On Tuesday, Sen. Bernie Sanders (I–Vt.) rolled out his plan for a wealth tax on families whose net worth exceeds $32 million. The purpose of the tax is two-fold: raise revenue for the senator's high-spending domestic agenda, and eliminate supposedly unjust concentrations of private wealth.
That would include anyone worth more than $1 billion, according to Sanders, who tweeted out The New York Times coverage of his proposal with the caption "billionaires should not exist."
Billionaires should not exist. https://t.co/hgR6CeFvLa
— Bernie Sanders (@BernieSanders) September 24, 2019
Sanders' wealth tax ranges from a 1 percent yearly tax on net wealth above $32 million held by a married couple ($16 million for a single person) to an 8 percent tax on a married couple's wealth that exceeds $10 billion ($5 billion for a single person).
This would supposedly raise $4.5 trillion over 10 years, which would then be spent on Sanders' $2.5 trillion housing proposal, universal childcare, and a portion of his $32 trillion Medicare For All plan.
His plan is similar to a wealth tax proposed by Sen. Elizabeth Warren (D–Mass.) earlier this year, which would tax fortunes that exceed $50 million.
Despite the ambitious aims of Sanders' wealth tax proposal, there are good reasons to doubt that it will bring in nearly as much revenue as he is projecting, let alone that it will abolish billionaires.
For starters, the difficulty in valuing the wealth held by the rich on a year-to-year basis would make a wealth tax hard and expensive to administer compared to other forms of taxation.
"The uber wealthy tend to have very hard-to-value assets. They own more than publicly-traded stock, such as real estate holdings, trusts, and business ownership interests," wrote Nicole Kaeding and Kyle Pomerleau for the Tax Foundation in January, when evaluating Warren's wealth tax proposal. "It is difficult to value these assets on an ongoing basis. Imagine a large privately-held company—its value could change almost daily. How would the tax handle these fluctuations?"
The current estate tax, a one-time wealth tax on inheritance, is already a headache for the Internal Revenue Service to administer, Kaeding and Pomerleau point out. The administration of a yearly wealth tax would be even more difficult.
Politically expedient or economically necessary carve-outs and loopholes will also reduce the revenue one can expect a wealth tax to generate, says Chris Edwards, a tax policy scholar with the Cato Institute.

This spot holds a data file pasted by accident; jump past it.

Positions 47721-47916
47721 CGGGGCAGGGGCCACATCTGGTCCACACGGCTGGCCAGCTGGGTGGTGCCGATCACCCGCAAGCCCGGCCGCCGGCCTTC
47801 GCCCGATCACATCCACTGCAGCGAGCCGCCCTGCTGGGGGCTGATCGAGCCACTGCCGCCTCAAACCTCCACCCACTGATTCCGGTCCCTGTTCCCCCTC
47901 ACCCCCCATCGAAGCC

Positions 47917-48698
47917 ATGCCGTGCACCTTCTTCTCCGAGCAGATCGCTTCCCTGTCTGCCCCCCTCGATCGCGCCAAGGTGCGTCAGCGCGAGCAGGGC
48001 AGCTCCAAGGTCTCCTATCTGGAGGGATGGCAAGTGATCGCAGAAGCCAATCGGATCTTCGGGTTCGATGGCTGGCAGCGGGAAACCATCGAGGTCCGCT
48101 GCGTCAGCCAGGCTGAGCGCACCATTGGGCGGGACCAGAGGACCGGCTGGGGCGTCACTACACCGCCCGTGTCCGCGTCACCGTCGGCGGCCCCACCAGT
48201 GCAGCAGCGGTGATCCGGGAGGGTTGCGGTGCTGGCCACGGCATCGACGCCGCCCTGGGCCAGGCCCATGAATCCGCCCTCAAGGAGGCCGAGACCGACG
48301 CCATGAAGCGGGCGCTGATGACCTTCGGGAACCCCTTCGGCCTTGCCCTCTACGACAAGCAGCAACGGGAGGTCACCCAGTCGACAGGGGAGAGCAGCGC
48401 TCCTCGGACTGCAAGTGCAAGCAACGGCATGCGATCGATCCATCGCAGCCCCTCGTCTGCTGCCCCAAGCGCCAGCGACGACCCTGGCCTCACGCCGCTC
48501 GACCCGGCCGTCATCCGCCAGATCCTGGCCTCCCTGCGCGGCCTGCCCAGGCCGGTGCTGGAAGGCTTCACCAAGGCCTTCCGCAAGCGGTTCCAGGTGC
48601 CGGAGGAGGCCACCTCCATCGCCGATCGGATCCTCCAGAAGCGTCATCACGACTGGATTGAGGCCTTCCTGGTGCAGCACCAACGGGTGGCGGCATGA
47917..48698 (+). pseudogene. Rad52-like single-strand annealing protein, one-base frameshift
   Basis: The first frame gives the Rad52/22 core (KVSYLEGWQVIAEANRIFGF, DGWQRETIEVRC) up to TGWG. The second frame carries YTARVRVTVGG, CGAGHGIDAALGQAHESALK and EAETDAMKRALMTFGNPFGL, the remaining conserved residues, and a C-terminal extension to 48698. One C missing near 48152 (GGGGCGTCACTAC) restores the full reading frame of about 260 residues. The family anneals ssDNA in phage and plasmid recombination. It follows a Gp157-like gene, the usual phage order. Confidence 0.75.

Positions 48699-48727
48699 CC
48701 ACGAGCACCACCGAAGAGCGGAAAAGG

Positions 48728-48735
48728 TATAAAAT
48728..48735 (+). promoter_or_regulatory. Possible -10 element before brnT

"If they were passed into law there would be all kinds of exemptions and exceptions like farmland. Rich people would move their wealth to those exempted areas and the government wouldn't raise that much money," he says.
This, adds Edwards, is exactly what happened in the 12 European countries that adopted wealth taxes. Revenue was disappointing, raking in on average about .2 percent of GDP. In the U.S. context that would work out to be a little under $40 billion a year, or about 10 percent of what Sanders is claiming his wealth tax will generate.
All but three of the European countries that adopted a wealth tax have since repealed it, citing low revenues, high administration costs, burdensome effects on entrepreneurship, and capital flight.
Sanders has a few ideas on how to make administration easier and prevent the rich from evading his wealth tax, including a "national wealth registry," a 100 percent audit rate for billionaires, and a 40-60 percent tax on wealthy emigrants.
Fewer exemptions, however, means a wealth tax will have harsher economic effects, says Edwards.
"The left-wingers have this idea that most wealth is gold bars underneath the mattresses of rich people," Edwards observes. "Most wealth is actually active business assets. It's the value of the assets that are actively producing and employing people in production."
Taxing these business assets would, in turn, mean less capital investment, argues Edwards, and therefore fewer jobs or lower wages for the workers who would have otherwise been made more productive by that capital investment.
The innumerate problems with a wealth tax, coupled with the fact that much easier means exist for the government to shake down the wealthy, suggests that Sanders' proposal is less about policy and more about signaling.
That is something Reason's Peter Suderman argued in a recent video, observing that "the wealth tax is best understood, not as a revenue raiser, but as a symbolic declaration of opposition to the existence of outsized wealth, regardless of how it was obtained."